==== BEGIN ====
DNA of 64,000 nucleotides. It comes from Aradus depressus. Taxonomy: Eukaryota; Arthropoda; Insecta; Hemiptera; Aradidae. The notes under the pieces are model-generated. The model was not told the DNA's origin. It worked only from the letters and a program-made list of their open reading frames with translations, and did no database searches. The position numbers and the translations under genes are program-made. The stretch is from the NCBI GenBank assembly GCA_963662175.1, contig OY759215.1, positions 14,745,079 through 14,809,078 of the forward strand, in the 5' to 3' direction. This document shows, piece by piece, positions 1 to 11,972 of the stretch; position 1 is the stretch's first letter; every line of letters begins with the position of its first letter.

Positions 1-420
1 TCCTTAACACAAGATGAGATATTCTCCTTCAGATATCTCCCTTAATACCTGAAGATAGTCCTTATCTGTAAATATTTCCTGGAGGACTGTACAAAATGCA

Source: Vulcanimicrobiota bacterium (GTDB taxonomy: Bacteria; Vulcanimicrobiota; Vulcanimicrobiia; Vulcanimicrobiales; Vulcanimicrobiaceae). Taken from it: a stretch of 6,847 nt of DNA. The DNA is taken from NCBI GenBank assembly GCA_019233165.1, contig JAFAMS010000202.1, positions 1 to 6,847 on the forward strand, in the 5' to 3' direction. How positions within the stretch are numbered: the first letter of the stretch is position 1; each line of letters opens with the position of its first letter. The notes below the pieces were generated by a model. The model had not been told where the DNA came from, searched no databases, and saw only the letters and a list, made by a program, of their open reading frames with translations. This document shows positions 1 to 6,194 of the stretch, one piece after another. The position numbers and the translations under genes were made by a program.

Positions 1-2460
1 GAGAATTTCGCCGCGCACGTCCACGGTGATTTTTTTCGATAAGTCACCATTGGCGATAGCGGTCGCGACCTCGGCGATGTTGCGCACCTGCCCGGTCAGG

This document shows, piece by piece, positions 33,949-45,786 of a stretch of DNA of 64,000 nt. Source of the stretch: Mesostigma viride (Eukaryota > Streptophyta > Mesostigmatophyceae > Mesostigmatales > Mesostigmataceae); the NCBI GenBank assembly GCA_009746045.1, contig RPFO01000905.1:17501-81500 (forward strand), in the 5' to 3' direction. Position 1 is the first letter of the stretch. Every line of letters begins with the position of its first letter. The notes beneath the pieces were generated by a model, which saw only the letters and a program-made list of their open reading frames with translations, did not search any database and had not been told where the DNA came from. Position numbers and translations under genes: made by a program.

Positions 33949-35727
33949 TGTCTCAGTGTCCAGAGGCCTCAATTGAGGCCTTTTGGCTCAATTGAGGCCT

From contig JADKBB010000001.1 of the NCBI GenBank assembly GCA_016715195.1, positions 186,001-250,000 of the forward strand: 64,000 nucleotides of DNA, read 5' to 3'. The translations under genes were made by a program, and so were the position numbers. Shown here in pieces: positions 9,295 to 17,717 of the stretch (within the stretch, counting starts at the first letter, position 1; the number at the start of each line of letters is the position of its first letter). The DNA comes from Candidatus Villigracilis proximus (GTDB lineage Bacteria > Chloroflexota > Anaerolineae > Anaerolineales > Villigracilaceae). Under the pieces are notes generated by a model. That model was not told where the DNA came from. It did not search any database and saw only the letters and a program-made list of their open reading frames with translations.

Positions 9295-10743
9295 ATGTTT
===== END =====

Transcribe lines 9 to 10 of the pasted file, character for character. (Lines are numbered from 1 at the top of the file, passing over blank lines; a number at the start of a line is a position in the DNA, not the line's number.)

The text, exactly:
33949 TGTCTCAGTGTCCAGAGGCCTCAATTGAGGCCTTTTGGCTCAATTGAGGCCT

From contig JADKBB010000001.1 of the NCBI GenBank assembly GCA_016715195.1, positions 186,001-250,000 of the forward strand: 64,000 nucleotides of DNA, read 5' to 3'. The translations under genes were made by a program, and so were the position numbers. Shown here in pieces: positions 9,295 to 17,717 of the stretch (within the stretch, counting starts at the first letter, position 1; the number at the start of each line of letters is the position of its first letter). The DNA comes from Candidatus Villigracilis proximus (GTDB lineage Bacteria > Chloroflexota > Anaerolineae > Anaerolineales > Villigracilaceae). Under the pieces are notes generated by a model. That model was not told where the DNA came from. It did not search any database and saw only the letters and a program-made list of their open reading frames with translations.